The Top 3 IoT Devices in Aviation Right Now
Share...
Share on FacebookTweet about this on TwitterShare on LinkedInShare on Google+Share on StumbleUponPrint this pageEmail this to someone

The Internet of Things (IoT) has been generating massive buzz for a while now. But where are the exciting, tangible IoT devices that showcase what this technology evolution is really all about? Aviation is where.

This post will show you the top 3 aviation IoT devices right now and highlight the technology behind them.

There has been a lot of focus on household IoT items, but thus far they have largely been nothing more than a novelty. We have not seen true mature platforms that communicate with each other in a way that transforms our lives.

But don’t despair…

Aviation is Leading the IoT Pack

“The data generated by the aerospace industry alone could soon surpass the magnitude of the consumer Internet.” – Aviation Week

There are many exceptional developments in the Aviation IoT space, but I’m here to give 3 of the top devices showcasing what this technology can really do.

In terms of qualifying this list, I’m looking for true IoT devices. There is a continuum of product development, with the last generation being ”smart devices.” These smart devices contain sensors and processors, with the ability to handle that data locally for direct interaction with the user.

We’ve had sensors in aviation for a very long time. Everyone is familiar with black boxes. And thanks to the military, aviation has really pushed the envelope in terms of smart sensors.

The next step in this continuum is having these smart devices be able to connect to the Internet, each other, and central processing locations. They can share the data from their sensors.

In other words, IoT is about the connection. It’s about collecting and sharing data. It’s about centralizing that data…Big Data…and monetizing it. It’s about machine-to-machine communication. It’s about machines being able to make decisions based on up-to-the-minute information.

“As Peters notes, much of the innovation is focused on enabling IoT devices to communicate. Google recently announced Brillo, an underlying operating system for IoT devices, and Weave, a cross-platform common language that will let devices communicate with each other locally and via the cloud.” – GE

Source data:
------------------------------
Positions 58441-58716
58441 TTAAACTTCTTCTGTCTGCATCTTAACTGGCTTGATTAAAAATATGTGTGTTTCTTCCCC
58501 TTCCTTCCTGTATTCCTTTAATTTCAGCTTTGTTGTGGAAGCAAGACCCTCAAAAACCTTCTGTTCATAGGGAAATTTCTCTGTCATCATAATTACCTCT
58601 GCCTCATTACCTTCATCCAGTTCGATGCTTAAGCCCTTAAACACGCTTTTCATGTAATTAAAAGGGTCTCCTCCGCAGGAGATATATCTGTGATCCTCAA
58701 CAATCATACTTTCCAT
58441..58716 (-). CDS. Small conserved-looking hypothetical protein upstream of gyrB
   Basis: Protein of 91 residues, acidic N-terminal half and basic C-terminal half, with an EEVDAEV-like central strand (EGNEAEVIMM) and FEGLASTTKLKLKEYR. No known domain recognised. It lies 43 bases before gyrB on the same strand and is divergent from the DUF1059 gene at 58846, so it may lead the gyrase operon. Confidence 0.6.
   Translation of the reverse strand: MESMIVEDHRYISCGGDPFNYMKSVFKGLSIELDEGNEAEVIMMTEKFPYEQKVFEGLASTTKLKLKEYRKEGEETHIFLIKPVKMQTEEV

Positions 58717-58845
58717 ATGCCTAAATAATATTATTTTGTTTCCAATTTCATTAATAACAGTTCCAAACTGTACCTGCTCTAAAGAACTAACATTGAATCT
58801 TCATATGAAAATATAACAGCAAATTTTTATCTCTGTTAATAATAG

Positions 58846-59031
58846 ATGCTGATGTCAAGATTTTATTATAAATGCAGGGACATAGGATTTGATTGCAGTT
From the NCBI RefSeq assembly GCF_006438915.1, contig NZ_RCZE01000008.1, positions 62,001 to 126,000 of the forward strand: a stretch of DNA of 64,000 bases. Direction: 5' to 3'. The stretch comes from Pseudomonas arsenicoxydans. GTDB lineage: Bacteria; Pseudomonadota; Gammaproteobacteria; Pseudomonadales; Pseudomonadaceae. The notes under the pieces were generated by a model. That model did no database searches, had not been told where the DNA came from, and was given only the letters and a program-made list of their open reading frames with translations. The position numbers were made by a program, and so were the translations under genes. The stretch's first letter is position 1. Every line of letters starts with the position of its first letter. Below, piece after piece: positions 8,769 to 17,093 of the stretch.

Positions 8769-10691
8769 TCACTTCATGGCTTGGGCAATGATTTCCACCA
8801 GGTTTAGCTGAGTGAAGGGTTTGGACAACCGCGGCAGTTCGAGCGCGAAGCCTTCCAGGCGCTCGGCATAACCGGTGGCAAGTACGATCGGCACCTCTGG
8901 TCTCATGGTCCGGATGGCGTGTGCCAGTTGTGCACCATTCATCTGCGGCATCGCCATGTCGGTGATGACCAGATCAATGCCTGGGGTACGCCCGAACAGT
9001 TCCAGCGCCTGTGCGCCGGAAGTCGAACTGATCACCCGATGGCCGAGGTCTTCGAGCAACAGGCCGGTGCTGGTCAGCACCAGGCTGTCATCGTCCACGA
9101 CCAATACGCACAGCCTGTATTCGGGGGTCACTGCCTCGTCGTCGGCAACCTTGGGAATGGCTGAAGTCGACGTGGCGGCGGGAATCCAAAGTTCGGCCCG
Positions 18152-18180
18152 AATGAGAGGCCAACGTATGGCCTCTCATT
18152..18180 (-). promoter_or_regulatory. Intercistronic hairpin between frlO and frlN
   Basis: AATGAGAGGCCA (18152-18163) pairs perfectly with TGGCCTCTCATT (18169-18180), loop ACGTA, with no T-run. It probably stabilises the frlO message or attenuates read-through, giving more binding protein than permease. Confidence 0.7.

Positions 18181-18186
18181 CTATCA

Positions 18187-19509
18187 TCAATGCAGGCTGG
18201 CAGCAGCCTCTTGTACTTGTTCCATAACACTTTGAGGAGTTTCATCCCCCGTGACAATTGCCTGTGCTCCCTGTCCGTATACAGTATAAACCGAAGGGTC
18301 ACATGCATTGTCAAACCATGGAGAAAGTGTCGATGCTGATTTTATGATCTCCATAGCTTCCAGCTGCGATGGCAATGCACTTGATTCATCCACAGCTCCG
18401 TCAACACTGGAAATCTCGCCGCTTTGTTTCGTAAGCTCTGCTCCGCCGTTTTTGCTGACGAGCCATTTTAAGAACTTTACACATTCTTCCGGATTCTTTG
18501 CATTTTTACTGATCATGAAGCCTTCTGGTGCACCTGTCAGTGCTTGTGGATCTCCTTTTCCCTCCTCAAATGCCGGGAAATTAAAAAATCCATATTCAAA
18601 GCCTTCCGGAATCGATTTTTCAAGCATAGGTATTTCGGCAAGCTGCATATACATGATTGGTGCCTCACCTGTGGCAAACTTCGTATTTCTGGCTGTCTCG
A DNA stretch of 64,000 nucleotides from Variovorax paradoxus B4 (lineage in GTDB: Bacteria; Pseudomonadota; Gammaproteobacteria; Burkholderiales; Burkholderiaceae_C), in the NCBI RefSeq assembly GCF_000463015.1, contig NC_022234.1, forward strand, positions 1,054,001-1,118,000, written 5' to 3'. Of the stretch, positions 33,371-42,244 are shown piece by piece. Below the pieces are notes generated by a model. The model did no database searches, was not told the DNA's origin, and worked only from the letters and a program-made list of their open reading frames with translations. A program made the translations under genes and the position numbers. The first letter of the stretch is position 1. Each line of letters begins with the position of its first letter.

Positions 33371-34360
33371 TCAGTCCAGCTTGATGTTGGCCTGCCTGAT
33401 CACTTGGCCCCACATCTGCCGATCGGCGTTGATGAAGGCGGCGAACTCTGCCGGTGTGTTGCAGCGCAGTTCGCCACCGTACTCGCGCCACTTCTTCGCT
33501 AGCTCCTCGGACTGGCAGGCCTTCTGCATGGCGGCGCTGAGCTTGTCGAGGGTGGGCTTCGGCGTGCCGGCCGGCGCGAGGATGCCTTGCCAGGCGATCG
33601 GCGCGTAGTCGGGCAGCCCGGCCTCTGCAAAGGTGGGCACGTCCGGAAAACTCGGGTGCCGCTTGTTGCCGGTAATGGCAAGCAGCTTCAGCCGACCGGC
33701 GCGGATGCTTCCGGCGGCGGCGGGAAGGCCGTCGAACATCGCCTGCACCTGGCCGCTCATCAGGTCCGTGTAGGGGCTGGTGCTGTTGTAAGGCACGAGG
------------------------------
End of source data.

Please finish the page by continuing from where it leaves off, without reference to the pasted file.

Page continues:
Read my post The IoT Remote Connectivity Feature Hot List to learn more about what makes puts the “connection” in IoT.

IoT Landscape in the Aviation Industry

When it comes to IoT, aviation is an absolute hotbed of opportunity. Aircraft are highly complex with many systems that require situation data. Managing air traffic, repairs, logistics, and “simple” things like luggage…doubly so.

In fact, Aviation Week says IoT will completely transform the aviation industry.

Additionally, so much is at stake when it comes to air travel. When things don’t work, lives and billions of dollars are at stake.

Gone will be the days of relying on the black box and dealing with airplanes full of passengers vanishing (777 flight MH370 carrying 227 passengers and 12 crew).

Rather, we’ll see multiple systems within the aircraft self reporting and communicating back to multiple hubs. This can include engines, tires, computer systems, structural components, and maybe even the coffee maker.

Imagine an airplane cruising in the air. As it travels, it proactively identifies maintenance issues. Immediately, it can order parts and chemicals, kick off the logistics chain, and schedule the ground maintenance crew. When the airplane lands, everything is in place to have it perfectly serviced and on to the next flight without missing a beat.

IoT Challenges for the Aviation Industry

Airlines have many of challenges ahead. For most, heavy reliance on legacy systems and legacy architecture tops the list.

“The volumetric will grow exponentially as sensors, beacons, wearables all start beaming information, connecting to each other as well as enterprise applications. In addition, IoT environments work in real time. This mesh of big and fast data and real-time cadence will need to be addressed in the architectural framework,” says Emirates’ Chopra. Chief information officers’ focus, he suggests, should be on getting the architecture right for IoT. ” – How airlines are tapping into the Internet of Things